GP: What are some of the greatest opportunities for global growth today?
Fay: Everybody consistently looks to China—and that is still a huge market and an engine for growth. Brazil and India continue to be good opportunities as emerging markets, as well.
I also feel very good about Europe right now. The strengthening of the dollar will make European exports more attractive—particularly Germany—although we still have to see what happens with oil [prices]. I think the biggest concern or challenge is that we still seem to be in a mixed-signal macro-economic environment, so all of these factors come into play.
Looking at opportunities in general, I think the globalization of customers as the world becomes smaller is a very important point. Customers want a trusted partner, and there are very few distributors that have the scope and scale of an Avnet. A lot of companies think they are global, but, really, they are just all over the place …. Today, a customer may be building products in North America, but have [an opportunity] in Europe and [they] need someone to move their supply chain so they can capitalize on it.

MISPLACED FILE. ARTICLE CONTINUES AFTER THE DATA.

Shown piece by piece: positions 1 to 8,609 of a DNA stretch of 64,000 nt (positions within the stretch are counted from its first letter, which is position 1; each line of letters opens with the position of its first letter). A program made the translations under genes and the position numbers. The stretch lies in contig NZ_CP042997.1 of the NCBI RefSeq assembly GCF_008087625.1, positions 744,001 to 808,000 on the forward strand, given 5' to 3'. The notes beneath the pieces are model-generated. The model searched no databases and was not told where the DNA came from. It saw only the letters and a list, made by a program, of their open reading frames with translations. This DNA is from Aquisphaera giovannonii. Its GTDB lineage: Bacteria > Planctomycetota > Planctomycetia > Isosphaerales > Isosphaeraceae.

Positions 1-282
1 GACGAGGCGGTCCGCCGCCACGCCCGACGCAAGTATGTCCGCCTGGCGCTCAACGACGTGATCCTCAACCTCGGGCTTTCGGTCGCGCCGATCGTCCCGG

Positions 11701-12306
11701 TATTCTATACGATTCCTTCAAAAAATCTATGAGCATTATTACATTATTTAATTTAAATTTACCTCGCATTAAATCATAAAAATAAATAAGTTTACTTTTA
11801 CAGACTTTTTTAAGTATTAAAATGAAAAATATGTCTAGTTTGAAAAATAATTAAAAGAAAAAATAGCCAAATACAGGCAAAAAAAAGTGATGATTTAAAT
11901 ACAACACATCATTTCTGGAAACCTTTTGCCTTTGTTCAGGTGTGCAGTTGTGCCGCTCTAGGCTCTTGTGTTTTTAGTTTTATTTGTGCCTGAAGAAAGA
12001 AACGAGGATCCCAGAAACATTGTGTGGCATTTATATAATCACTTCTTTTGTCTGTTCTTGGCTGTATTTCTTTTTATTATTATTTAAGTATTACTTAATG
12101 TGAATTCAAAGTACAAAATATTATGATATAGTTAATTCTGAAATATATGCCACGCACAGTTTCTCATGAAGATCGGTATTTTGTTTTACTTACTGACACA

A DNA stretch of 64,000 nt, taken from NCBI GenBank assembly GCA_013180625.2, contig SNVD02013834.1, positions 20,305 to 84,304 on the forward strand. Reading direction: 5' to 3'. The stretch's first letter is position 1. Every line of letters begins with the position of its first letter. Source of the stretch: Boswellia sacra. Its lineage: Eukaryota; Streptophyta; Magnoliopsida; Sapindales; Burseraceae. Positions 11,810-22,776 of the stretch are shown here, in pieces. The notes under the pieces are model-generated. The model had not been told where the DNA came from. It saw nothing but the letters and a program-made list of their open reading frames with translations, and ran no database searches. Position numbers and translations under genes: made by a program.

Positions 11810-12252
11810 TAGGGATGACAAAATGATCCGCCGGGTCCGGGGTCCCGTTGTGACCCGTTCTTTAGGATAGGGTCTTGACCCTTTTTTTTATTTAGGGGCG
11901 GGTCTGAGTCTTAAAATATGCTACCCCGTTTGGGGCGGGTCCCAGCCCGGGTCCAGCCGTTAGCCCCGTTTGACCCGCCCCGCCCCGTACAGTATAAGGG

We have the footprint to be able to do that. Finding ways to leverage that [footprint] is a key strategy.
GP: How does information technology play a role in that strategy?
Fay: We’re looking to optimize the IT platform we have today. Our customers’ expectation is that we’ll service their business globally. To do that, we need the right customer data, supplier data, and item data to execute on their behalf through improved analytics. We think we sit in a unique place in the electronic components marketplace. With the data we have, we can provide trends that can help us reduce supply chain risks for our suppliers and our customers.